PCB Design Units – Imerial vs Metric?

The short and sweet answer is both! In the recent years there has been a big move towards the metric system, but truth be told the circuit board manufacturing houses haven’t made the switch. Many of todays components are dimensioned in millimeters yet most of the board design happens in inches.

Before we go any further you should become very familiar with a few terms. ‘Mil’ and ‘thou’ are two terms which can be used interchangeably. Both mil and thou stand for 1/1000th of an inch, so 100mil is 0.1″. Mil should never be confused for millimeter also sometimes referred to as mil. Many try to stick to thou to alleviate any confusion.

As you begin your design you’ll need to create pcb footprints of your components. Many times these pcb footprints will be dimensioned in metric. You can make the conversion to inches to be consistent, but if you want to design your footprints in metric be sure your pcb design software makes the conversion when you go to board layout. Any respectable software should have no problems making this switch.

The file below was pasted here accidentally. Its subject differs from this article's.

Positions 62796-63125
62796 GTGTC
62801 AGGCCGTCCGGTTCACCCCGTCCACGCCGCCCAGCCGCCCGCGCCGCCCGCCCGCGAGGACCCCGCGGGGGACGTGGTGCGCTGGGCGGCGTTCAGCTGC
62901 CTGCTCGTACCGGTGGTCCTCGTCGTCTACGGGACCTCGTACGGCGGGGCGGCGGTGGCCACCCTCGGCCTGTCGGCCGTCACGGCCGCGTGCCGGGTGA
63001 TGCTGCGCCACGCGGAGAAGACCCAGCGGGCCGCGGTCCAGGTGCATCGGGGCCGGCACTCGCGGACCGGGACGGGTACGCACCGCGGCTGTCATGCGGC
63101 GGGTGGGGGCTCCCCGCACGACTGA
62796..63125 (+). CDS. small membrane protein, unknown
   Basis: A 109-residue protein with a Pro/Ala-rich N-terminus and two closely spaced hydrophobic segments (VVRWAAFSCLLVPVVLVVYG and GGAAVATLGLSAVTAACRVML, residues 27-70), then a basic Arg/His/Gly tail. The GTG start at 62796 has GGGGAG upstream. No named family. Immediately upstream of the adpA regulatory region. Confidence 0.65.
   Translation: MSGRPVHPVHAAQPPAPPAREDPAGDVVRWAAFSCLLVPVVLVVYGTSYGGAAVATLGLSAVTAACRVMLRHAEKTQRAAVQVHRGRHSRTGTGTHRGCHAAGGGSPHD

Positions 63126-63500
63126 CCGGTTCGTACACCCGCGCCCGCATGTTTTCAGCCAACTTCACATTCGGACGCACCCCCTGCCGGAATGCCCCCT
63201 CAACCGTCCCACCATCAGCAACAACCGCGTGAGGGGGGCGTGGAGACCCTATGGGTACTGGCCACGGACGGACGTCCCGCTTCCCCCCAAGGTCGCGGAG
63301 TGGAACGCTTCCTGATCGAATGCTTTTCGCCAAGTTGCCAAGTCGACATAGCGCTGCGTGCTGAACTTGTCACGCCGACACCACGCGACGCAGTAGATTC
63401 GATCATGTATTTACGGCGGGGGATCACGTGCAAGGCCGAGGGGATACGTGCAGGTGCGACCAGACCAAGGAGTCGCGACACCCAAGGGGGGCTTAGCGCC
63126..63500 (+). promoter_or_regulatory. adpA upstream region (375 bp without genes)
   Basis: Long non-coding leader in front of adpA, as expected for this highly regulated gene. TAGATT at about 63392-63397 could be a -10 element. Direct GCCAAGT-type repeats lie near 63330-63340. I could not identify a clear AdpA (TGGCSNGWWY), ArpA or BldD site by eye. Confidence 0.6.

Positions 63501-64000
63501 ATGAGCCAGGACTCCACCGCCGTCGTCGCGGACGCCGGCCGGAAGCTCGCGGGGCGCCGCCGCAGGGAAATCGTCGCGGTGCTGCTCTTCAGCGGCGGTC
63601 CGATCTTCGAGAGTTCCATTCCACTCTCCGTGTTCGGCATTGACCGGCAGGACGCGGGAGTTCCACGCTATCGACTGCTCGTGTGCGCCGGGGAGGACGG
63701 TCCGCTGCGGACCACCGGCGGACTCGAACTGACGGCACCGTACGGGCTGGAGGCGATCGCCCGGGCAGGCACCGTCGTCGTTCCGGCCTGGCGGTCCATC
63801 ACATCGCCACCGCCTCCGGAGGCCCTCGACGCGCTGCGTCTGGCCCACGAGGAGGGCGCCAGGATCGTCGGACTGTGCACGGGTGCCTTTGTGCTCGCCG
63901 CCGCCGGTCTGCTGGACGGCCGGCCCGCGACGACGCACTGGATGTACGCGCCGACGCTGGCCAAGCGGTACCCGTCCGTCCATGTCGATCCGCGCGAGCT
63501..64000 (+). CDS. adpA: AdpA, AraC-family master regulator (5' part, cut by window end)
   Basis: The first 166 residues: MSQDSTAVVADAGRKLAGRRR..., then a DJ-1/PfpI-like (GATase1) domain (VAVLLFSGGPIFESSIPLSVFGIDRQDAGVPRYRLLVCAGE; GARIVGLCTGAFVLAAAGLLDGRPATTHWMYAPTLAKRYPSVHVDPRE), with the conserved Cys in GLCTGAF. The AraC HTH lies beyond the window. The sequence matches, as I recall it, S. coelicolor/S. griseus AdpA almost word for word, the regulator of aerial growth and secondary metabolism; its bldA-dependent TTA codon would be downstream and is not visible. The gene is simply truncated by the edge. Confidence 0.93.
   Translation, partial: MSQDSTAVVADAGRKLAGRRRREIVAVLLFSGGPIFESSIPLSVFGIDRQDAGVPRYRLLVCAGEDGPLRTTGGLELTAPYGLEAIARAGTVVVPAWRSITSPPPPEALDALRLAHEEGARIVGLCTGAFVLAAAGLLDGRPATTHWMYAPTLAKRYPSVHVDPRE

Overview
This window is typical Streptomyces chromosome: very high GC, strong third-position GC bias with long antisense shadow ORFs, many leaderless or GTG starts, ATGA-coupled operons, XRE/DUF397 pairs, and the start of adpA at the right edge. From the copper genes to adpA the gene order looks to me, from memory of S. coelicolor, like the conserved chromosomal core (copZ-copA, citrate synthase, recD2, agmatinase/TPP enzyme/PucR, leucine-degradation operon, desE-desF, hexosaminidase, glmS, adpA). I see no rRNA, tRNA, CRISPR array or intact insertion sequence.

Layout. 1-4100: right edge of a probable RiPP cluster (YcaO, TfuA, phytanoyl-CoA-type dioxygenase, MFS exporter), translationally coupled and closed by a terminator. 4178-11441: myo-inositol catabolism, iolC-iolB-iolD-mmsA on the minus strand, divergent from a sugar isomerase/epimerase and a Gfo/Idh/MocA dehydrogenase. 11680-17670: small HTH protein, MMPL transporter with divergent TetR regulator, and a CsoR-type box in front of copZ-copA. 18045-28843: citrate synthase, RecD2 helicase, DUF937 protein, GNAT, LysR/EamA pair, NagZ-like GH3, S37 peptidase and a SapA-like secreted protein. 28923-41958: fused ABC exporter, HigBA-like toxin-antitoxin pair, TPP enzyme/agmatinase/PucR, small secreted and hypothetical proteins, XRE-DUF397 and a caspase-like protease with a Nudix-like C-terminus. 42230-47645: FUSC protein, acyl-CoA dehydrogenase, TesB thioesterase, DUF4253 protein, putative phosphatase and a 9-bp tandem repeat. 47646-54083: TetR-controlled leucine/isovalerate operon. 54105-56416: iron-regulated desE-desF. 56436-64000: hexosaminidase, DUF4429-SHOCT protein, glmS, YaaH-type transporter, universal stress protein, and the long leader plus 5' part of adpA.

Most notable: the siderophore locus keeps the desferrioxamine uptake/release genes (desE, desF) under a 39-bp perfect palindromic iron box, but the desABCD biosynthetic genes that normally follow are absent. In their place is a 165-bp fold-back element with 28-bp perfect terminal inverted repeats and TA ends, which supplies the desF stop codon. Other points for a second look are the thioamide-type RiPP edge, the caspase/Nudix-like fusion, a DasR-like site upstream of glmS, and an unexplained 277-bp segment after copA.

Once you begin designing your board its best to stick with inches for pads, grids, traces, and spacings. If you need to use mm for mechanical and manufacturing, which includes board dimensions and mounting holes, it is permissible to do so. Grids and traces are much easier to work with in inches. It may be easier for you to stick with inches throughout your design and just make the conversion. In time you’ll begin to see several commonly used conversions like 100mil = 1.27mm. In general 100mil is the basic reference point for all aspects of pcb design. You’ll find that most every component pin spaces are a fraction of 100mil which is why it’s so easy to work in mils.